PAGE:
As a young teacher I was convinced that this would be my approach.  I was convicted to become the very best teacher I could be and that my students were going to become artistic performers.  I always was patient but I kept my standards very high.  I did my best to make sure there were no breaks in legato phrasing.  Every dynamic change needed to be clearly discerned.  We would work for perfectly timed ritardandos at the end of their compositions.  Staccatos passages needed to be perfectly even in their duration.  I would not allow a student to graduate from a piece until it was thoroughly mastered.  When my students were judged in their Guild Auditions the judges were very pleased with my attention to detail.  One judge told me that I brought each student to the potential of their ability.  I was pleased.

I was teaching artistry from the very first lesson and getting good results.  One year at Guild Auditions our judge was from the piano faculty of Carnegie Mellon University.  Her name was Helen Gossard.  She was quiet, well spoken and very intelligent.  I had the opportunity to speak with her several times during her stay judging my center, since I was the chairman of the center. I give her credit for helping me look at artistry from a different perspective.

I remember her telling me that she would give a student credit for simply making a good effort at playing a staccato passage.  I thought differently.  A good effort isn’t enough.  It must be done properly.  I mentioned previous judges comments that they appreciated my attention to detail.  She mentioned the work of another teacher in my center, a teacher in her 60’s when I was in my 30’s, who had much more experience than I.  She mentioned the high quality of her work.  I had to admit to the high quality of her work, though I thought I did a better job in teaching musical detail.  Ms. Gossard told me that the detail she taught was very good.

This experience got me to start thinking about my teaching and to consider if I was missing things because of being so strictly focused on performance artistry.  I questioned this not because I didn’t have a full class of students or that students were quitting, in fact, I would even inherit a few of this other teacher’s students through transfers.

I began to consider that there were other ways to consider artistry.  One important way is to consider the artistry of teaching itself, not only the artistry in performing music.  Everything I was teaching was driven by artistry whether it was scales, arpeggios, chords, transposing, ear training, ….. everything.  But giving thought to the artistry of teaching was a brand new avenue for thought that I had given very little attention.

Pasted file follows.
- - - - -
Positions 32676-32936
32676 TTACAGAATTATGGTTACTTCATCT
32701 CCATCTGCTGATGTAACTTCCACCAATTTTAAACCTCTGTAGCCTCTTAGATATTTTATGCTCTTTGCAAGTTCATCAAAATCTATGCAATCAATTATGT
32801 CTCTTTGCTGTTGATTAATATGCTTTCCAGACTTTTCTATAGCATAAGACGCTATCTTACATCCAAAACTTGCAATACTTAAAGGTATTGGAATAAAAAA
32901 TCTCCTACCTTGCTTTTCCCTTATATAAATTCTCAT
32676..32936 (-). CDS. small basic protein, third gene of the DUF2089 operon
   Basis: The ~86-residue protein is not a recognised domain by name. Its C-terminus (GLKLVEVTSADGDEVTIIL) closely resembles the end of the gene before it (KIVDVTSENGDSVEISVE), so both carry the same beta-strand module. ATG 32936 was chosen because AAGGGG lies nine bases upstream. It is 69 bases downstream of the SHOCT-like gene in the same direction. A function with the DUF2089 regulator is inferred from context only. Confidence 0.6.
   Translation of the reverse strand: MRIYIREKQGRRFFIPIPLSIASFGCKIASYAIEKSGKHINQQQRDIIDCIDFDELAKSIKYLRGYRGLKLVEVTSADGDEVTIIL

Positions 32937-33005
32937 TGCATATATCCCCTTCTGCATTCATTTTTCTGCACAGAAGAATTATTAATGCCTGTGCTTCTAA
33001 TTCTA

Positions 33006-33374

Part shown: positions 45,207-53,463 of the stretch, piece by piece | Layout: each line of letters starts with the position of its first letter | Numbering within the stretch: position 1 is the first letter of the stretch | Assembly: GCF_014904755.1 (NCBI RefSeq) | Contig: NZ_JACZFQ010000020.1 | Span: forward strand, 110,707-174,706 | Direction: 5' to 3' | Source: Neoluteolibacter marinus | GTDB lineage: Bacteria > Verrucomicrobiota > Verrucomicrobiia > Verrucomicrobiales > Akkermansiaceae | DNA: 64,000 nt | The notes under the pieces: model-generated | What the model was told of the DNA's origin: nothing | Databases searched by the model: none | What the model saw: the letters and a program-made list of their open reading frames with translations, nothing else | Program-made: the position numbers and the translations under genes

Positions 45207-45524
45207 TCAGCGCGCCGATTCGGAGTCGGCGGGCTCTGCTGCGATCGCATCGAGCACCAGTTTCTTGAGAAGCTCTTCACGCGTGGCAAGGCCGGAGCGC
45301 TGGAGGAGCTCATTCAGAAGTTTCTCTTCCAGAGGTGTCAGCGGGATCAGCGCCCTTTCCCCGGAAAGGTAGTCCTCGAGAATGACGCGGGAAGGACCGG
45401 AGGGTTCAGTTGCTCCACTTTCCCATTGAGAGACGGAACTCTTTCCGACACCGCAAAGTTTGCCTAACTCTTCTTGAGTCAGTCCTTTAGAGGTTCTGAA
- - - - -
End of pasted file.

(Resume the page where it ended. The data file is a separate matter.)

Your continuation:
I think one can learn a lot from observing artists in non musical fields and how they approach their art.  One TV show I loved watching as a young child was a show where I could observe John Gnagy, an artist, drawing landscapes and other drawings.

Observing an artist drawing a portrait of a person is very much like a piano teacher forming (drawing) a young musician.

I think this analogy will help give you  a different vision of how to develop a young musician.  Yes, it’s full of detail, but it’s not a detail where one notices a perfection on individual parts but a detail of general shapes and patterns that eventually emerge into a beautiful picture.  The artist will develop the portrait moving from place to place in the drawing adding more and more detail and the drawing emerges from the canvas.  This is NOT at all analogous to the image of my teaching, where every element of their composition had to be perfectly mastered before I was satisfied to move the student to new repertoire.

SNIP 1 – THE BEGINNING

Snip 1Here is the drawing at the very beginning of the process.  There is no detail at this juncture, just a framework to get started.  We cannot discern,with any certainty, the image from these elemental markings.  I remember in my initial interview with a student as a young teacher I would ask the student very non musical questions.  Can you say the alphabet to G?  Can you say the alphabet backwards from G to A?  I would play little games with the student to determine if they were right handed or left handed.  I would ask the parent questions about their piano (no one had keyboards in the 60’s).  I would ask the parent where the piano was in their home.  I was just laying a framework of questions to see if we had the elemental markings necessary for a successful piano student.  At least I was doing this right.

SNIP 2 – THE FIRST IMAGE

Snip 2On the second image we can discern the outlines of a man.  We have the shape of a head containing an ear, an eye, a nose, the beginnings of a neck and a mouth.  We have a shape but we do not have detail.  I can now see the concept of giving a student credit for attempting staccato even though it may not be executed with great precision and detail.  In the first months of study it’s perfectly OK to be concerned with teaching the general “shape of staccato” but, this may not be the time to be concerned with great precision in the detail in its execution.  That detail can wait for another time.